Article by: Perry Romanowski

Here’s an article which discusses a new development in hair bleaching technology.  Rather than using hydrogen peroxide as is typically the case, scientists from Kao have found an enzyme derived from a fungus that can break down melanin.  It still requires a small amount of peroxide to work but the level is significantly reduced and should lead to less damaging hair bleach.

There are two things that are interesting to me in this.  First, this shows you that there is some progress in basic research at the edges of cosmetic technology.  Second, I wondered what happened to this technology since the original report came out in 2009.

A little Google searching showed that there wasn’t much progress.  They did file this patent but no new papers on it.  I wonder if a product will be launched any time soon.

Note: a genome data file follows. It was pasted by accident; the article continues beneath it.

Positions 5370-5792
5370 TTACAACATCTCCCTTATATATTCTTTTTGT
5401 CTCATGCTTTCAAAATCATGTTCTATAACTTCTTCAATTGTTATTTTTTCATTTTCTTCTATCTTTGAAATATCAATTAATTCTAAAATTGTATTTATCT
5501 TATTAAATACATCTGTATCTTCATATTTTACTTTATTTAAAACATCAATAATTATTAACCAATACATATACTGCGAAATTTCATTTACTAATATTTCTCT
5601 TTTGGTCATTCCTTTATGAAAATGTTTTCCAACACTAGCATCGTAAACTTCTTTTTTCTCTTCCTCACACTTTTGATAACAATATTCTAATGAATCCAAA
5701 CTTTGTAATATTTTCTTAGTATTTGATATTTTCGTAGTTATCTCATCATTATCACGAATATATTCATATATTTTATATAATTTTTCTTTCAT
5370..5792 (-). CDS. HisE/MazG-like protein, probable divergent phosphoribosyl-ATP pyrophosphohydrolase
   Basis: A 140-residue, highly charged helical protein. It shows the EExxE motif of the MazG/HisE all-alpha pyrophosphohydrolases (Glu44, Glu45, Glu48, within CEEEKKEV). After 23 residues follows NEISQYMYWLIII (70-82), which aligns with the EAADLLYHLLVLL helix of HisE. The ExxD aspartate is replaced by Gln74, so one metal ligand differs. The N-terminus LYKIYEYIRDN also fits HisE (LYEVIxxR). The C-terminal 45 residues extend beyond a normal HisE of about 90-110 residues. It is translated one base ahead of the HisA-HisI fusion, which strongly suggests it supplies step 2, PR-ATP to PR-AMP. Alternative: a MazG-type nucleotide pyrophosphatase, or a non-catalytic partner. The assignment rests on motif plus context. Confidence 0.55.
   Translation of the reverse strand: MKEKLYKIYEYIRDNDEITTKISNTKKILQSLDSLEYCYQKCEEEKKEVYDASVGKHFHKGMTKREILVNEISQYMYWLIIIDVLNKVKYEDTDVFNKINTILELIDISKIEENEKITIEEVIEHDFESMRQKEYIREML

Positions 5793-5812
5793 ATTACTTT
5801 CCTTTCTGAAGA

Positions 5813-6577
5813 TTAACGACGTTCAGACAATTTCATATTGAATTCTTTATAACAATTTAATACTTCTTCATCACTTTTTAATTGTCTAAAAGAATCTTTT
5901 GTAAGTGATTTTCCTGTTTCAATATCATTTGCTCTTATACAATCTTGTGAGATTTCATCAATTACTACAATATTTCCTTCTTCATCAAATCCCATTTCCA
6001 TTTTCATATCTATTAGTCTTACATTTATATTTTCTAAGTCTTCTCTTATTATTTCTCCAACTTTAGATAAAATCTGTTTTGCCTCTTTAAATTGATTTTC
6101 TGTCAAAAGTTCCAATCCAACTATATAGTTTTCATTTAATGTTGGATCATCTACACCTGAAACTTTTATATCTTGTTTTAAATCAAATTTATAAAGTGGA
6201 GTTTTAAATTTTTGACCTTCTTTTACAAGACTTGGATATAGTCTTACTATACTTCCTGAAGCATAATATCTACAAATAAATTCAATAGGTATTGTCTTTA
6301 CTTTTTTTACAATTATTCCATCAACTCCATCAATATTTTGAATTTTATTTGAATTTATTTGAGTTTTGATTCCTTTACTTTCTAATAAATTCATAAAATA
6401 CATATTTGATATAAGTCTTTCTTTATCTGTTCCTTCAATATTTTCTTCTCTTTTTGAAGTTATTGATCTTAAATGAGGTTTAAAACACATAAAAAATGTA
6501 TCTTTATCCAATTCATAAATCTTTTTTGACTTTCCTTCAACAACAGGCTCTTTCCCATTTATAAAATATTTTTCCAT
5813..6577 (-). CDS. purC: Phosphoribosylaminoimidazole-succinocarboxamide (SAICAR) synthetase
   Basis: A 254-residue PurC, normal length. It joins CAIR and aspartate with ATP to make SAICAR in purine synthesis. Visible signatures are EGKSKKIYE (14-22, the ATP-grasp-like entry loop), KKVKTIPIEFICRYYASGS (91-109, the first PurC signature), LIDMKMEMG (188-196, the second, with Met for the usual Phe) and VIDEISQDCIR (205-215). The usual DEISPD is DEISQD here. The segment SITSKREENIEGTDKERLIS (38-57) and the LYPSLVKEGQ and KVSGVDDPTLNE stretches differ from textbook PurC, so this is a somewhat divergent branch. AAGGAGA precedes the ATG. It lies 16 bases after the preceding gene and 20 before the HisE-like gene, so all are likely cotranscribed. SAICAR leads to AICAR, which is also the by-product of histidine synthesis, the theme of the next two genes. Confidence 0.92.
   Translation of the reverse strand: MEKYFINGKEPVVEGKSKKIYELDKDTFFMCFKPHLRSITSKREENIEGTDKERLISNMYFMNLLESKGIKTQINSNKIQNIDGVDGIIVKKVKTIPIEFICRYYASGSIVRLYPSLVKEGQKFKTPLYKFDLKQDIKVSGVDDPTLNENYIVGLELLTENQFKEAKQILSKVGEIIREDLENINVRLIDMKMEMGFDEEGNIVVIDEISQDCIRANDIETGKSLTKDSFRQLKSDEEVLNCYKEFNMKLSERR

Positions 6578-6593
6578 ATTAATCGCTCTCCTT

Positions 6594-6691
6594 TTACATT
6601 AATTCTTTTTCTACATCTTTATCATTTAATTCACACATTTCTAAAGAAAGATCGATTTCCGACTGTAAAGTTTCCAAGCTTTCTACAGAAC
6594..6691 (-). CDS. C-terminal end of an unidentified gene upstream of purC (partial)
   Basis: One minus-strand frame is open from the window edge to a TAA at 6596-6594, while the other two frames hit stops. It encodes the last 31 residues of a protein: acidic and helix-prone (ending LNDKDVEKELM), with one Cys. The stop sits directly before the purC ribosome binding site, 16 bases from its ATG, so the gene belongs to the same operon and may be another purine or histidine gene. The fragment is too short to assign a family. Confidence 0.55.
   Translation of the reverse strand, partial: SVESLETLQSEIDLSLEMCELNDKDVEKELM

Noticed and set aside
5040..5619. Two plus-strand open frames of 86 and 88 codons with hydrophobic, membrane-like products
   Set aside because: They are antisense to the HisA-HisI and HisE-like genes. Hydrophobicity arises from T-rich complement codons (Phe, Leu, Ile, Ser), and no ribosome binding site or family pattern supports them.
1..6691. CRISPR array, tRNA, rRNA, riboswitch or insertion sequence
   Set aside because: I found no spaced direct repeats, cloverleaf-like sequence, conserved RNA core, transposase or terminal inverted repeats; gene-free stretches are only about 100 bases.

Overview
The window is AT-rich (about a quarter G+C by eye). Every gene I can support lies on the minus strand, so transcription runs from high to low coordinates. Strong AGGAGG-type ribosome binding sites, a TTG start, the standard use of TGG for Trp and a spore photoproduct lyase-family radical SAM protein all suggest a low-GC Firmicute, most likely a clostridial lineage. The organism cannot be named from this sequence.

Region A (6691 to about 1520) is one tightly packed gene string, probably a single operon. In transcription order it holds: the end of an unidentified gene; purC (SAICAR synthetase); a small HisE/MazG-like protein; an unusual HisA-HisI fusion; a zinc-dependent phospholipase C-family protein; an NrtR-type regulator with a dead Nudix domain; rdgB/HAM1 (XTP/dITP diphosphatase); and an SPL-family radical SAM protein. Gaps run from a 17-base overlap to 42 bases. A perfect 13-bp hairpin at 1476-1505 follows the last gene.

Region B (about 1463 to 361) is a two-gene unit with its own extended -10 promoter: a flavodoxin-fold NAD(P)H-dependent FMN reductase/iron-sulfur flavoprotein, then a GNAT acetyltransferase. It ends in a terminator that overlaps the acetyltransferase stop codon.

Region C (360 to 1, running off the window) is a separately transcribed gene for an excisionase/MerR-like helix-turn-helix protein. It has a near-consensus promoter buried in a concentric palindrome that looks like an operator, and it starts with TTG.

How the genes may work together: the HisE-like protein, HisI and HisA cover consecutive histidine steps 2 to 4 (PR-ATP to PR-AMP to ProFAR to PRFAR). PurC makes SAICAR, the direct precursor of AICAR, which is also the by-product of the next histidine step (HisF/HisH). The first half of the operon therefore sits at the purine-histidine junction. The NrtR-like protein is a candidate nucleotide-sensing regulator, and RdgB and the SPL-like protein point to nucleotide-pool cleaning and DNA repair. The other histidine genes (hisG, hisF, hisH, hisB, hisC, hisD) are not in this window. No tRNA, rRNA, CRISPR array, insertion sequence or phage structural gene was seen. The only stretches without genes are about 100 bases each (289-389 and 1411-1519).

2 comments

  1. Watt Deal

    This is an older post, I know. But I am interested in the potential of this idea. I am a dude who used to bleach his hair really white. It is a cool color. My main problem was the fact that my hair is naturally dark brown, with a few especially stubborn areas. This meant repeating the bleaching process 5-6 times. This achieved the white color, but led to some fried hair, as well as spending recovery days in between applications with orange hair. That’s what made me finally give it up and just have healthy brown hair. There was also the issue of bleaching the roots as they grew out, but that is really an extension of the main problem. I would like to go back to this style while I still have hair. But if there is only 1980s technology still out there, I might just have to leave it to people who have lighter hair to begin with (they experience less damage when bleaching).

    1. Perry Romanowski

      The reality is that hair bleaching technology still hasn’t changed much since the 1980’s. Although it might have gotten a little more effective with formulation stabilizers. The thing that actually does the bleaching however, has not changed.

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